Google will no longer allow sign-in on Android devices that run Android 2.3.7 or lower starting September 27, 2021, as part of the company’s ongoing efforts to keep our users “safe.” In case users manage to sign in with the Google account with the antiquated Android version after the deadline, they might face errors running Google products and services like Gmail, YouTube, and more, the company said in a support forum. Google released Android 2.3, popularly known as, Android Gingerbread in 2010, while Android 2.3.7 debuted in September 2011. The latter brought for support for Google Wallet on Nexus S 4G. As expected, smartphones running Android version 3.0 and above won’t face any errors. However, Android smartphone users must ensure they are using the latest Android 11 iteration as they carry security updates that ensure protection against known errors.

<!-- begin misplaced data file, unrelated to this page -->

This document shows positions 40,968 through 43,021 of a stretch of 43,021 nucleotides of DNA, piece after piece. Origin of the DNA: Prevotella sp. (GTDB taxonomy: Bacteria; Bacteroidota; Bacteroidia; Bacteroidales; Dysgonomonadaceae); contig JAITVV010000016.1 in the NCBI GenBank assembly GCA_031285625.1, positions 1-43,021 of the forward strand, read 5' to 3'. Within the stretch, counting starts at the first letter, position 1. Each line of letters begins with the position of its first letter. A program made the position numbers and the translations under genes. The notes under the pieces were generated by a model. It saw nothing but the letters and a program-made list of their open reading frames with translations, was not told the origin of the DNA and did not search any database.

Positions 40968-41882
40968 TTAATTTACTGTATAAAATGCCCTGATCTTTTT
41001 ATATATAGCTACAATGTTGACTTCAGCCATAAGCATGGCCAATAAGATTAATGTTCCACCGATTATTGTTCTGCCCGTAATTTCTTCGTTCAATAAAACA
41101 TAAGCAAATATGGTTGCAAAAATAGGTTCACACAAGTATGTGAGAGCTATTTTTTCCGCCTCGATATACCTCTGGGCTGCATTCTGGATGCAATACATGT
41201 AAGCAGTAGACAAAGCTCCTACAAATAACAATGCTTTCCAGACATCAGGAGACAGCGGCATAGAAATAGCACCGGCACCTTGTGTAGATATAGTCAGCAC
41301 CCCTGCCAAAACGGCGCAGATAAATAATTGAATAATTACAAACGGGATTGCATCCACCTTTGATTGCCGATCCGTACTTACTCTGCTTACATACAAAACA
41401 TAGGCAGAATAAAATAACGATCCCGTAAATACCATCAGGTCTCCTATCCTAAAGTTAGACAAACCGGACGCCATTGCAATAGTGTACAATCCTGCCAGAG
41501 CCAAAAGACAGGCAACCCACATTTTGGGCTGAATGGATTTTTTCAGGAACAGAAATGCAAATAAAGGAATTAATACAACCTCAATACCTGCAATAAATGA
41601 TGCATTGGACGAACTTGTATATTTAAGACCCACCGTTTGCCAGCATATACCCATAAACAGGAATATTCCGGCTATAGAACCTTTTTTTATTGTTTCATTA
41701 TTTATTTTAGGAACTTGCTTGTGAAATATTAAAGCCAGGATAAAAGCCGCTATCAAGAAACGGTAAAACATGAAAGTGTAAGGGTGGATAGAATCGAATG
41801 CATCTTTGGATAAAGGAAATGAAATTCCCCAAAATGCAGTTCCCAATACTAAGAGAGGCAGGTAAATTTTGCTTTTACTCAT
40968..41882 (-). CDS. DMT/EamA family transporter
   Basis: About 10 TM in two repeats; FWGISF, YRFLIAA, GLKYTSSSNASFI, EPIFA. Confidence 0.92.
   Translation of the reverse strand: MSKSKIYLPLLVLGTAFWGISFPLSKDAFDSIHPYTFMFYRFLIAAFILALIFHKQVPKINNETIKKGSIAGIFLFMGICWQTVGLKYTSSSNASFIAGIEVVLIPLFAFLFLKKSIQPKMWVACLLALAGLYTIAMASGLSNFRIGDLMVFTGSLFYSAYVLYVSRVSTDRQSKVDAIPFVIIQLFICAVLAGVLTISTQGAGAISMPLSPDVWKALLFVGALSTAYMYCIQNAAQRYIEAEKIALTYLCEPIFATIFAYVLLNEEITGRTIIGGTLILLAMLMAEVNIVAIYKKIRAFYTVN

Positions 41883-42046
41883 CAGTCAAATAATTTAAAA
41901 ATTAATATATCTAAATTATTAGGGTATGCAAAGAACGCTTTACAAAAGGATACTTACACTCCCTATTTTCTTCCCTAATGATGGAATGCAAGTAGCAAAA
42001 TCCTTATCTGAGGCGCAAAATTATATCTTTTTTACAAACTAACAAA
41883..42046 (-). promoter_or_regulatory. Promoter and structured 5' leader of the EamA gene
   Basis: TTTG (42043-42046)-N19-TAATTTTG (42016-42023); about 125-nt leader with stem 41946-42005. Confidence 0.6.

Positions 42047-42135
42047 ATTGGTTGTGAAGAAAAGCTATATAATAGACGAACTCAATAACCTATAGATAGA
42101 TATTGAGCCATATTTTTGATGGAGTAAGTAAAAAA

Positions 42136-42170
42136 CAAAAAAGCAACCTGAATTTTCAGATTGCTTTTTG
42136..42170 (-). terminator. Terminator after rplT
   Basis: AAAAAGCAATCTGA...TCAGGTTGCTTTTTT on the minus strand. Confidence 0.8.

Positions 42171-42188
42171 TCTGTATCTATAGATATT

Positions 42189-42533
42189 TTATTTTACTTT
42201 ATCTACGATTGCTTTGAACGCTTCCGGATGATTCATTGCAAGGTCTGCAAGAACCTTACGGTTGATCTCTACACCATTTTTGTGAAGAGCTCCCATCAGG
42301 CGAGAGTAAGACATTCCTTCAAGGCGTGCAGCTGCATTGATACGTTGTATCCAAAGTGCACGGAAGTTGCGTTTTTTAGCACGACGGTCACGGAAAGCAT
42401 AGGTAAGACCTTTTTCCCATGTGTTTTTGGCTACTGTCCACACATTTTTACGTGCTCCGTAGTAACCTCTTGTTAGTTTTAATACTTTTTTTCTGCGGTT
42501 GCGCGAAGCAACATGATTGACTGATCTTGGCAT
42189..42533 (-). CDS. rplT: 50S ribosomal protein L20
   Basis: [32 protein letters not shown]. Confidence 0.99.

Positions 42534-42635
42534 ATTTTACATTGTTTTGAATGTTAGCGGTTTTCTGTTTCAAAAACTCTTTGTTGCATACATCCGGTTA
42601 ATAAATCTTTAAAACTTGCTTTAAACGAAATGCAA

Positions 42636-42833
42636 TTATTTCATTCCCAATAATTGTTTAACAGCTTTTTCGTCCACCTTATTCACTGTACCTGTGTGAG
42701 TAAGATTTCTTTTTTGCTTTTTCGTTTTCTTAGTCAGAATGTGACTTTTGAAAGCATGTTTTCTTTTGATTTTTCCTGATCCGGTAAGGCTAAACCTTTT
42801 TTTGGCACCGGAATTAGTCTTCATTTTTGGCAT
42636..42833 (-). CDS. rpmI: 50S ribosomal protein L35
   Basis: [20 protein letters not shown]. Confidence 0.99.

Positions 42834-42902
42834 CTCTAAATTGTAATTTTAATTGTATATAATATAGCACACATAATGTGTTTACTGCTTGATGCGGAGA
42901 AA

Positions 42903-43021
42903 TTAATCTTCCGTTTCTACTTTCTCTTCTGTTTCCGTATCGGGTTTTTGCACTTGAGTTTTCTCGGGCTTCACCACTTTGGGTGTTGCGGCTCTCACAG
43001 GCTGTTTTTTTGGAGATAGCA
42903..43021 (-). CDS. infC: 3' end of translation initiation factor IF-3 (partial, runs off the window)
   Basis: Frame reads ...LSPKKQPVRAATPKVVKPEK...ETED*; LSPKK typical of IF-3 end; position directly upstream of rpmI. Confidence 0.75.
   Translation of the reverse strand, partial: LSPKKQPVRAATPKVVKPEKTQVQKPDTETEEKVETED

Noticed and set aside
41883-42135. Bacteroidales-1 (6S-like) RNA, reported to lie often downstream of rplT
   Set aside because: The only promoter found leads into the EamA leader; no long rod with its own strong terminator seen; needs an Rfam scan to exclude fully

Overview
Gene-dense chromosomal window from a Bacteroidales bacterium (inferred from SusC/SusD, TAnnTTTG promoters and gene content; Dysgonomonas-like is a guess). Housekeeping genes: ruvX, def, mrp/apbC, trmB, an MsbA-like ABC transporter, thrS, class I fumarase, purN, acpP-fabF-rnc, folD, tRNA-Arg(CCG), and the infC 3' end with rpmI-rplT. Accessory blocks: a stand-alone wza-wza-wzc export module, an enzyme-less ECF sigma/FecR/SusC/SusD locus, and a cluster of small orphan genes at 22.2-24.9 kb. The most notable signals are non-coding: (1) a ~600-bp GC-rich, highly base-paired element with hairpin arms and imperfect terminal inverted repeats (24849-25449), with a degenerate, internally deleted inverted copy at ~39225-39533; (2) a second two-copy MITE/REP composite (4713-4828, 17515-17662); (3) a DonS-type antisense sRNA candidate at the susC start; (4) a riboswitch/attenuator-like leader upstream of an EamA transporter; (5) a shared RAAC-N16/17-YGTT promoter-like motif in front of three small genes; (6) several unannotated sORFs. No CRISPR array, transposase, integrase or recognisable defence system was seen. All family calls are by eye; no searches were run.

Google explains that when support ends for sign-in with a Google Account on Android 2.3.7 and below, users will receive a username or password error if they try to sign in to their devices or add an email or calendar account. Regardless of changing passwords or running factory reset, the smartphone needs to run Android 2.3.7 and above. If users cannot update the device to a newer Android version 3.0 and above, try logging into the Google account via the device’s web browser. Users can still use some Google services when logged into Google via the web browser. To access Google Account and email on the device using a web browser, open Gmail and enter credentials.
Users can find the device’s Android version number, security update level, and Google Play system level within Settings. To see which Android version you have, open your phone’s Settings app > Near the bottom, tap System And then Advanced And then System update > See your “Android version” and “Security patch level.”
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